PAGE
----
Post written by fatherhood columnist Dean Mehrkens of homeSTRONG Life Coaching

We were about to play the first football game of our 10th grade season, and we were thrilled. We had never lost a game since our team began playing in sixth grade.
We simply didn’t know how to lose, because it had never happened before.
Arrogant didn’t come close to describing the general attitude of the team. Despite the coach’s repeated warnings, we knew victory was as good as ours.
Then the final whistle blew. There we were, standing on the field in complete shock over how we’d just botched it. We just messed up not only what could have been an undefeated season, but an undefeated career.
We were left in a place far from where we intended to be, with no idea how to get back on track. What we needed was a reset.
Some things had gone terribly wrong that game, and our coach let us know it on Monday. We’d gotten sloppy. We didn’t run fast, didn’t block well, and didn’t tackle at all. He quickly reset the whole team by working on those three things. Run, block, tackle. Hour after hour of fundamentals. Simple as that.
Until that loss, we had no reason to care about how well we were doing the fundamentals. That was little kid stuff we mastered years ago. None of those basics were important now, right?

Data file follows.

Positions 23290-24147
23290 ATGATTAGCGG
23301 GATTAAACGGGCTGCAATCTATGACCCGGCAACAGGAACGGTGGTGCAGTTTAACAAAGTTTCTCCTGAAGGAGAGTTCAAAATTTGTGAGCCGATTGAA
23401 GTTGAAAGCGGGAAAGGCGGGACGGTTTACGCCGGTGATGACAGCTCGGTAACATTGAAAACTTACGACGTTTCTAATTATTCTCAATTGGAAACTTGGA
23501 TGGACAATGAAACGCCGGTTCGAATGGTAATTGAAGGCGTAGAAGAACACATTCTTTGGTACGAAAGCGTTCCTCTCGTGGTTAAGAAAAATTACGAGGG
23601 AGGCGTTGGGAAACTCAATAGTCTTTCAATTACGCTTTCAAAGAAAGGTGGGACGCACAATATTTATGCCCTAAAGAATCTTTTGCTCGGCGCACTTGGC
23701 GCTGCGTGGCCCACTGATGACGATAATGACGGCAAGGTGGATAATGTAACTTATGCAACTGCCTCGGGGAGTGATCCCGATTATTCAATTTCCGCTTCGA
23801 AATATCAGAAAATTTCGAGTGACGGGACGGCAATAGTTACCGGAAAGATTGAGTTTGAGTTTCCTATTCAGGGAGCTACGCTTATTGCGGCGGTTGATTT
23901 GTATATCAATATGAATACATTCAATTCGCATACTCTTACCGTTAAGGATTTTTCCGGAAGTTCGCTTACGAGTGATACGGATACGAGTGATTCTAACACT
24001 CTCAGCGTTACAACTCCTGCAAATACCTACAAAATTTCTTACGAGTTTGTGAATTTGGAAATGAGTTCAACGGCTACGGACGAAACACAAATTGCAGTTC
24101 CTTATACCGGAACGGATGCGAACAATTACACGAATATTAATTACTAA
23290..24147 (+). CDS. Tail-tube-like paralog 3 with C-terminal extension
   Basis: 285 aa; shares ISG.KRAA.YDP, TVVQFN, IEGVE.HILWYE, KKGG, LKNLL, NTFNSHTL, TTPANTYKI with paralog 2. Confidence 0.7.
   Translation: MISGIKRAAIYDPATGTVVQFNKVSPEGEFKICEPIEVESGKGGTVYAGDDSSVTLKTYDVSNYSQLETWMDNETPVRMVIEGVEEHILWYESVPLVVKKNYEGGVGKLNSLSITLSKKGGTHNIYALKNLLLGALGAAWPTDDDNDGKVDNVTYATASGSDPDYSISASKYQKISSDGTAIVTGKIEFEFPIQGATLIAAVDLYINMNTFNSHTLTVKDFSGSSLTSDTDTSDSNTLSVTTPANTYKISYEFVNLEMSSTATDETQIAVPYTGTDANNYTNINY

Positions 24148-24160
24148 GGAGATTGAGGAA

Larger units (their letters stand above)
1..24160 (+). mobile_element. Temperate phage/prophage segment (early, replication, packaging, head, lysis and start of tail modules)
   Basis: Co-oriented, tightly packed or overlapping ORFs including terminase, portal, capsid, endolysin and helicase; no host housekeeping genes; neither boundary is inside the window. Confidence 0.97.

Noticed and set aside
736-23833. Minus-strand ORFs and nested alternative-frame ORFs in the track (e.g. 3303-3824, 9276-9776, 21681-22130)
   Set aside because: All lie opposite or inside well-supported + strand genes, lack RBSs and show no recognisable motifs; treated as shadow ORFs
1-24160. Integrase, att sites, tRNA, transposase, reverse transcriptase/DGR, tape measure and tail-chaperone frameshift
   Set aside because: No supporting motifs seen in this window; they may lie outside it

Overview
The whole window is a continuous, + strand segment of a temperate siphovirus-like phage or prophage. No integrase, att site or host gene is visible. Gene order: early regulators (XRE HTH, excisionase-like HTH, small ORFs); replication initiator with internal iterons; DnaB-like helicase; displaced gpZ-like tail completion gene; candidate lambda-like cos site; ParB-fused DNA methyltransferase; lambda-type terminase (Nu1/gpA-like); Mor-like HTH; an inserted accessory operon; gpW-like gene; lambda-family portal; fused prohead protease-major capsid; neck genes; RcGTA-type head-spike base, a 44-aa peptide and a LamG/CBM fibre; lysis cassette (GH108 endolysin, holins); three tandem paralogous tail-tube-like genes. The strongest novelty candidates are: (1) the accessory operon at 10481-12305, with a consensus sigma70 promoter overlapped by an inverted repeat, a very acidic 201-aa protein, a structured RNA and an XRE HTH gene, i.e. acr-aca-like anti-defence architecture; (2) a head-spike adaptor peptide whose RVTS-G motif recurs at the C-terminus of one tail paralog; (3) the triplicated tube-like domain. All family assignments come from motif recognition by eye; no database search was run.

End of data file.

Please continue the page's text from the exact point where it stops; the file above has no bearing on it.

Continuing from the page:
I’m so thankful my coach knew better. He knew if we’d get back to mastering the simple fundamentals, we’d start accumulating wins again. Which is exactly what happened. He reset our thinking, which reset us on the path we’d meant to travel all along.
Parenting is no different. There are basic truths about parenting that from time to time, we neglect, and we need  to reset. We know our kids need nutritious meals, but we fall into the pattern of fast food and mac and cheese. What our menu needs is a reset.
We know our kids need time with us, but we let other stresses steal us away. When we find ourselves watching hours of TV instead of investing in the relationships we claim as priorities, that’s when our family time needs a reset.
Just like a good coach, a good dad will re-evaluate how the family is doing. He’ll take input from players and coaches, not just rely on his own observations. And when some things aren’t working, he brings them (and more often than not, himself) back to mastering the fundamentals.
What do you consider a fundamental in your family, and what does your reset look like?

(photo source)

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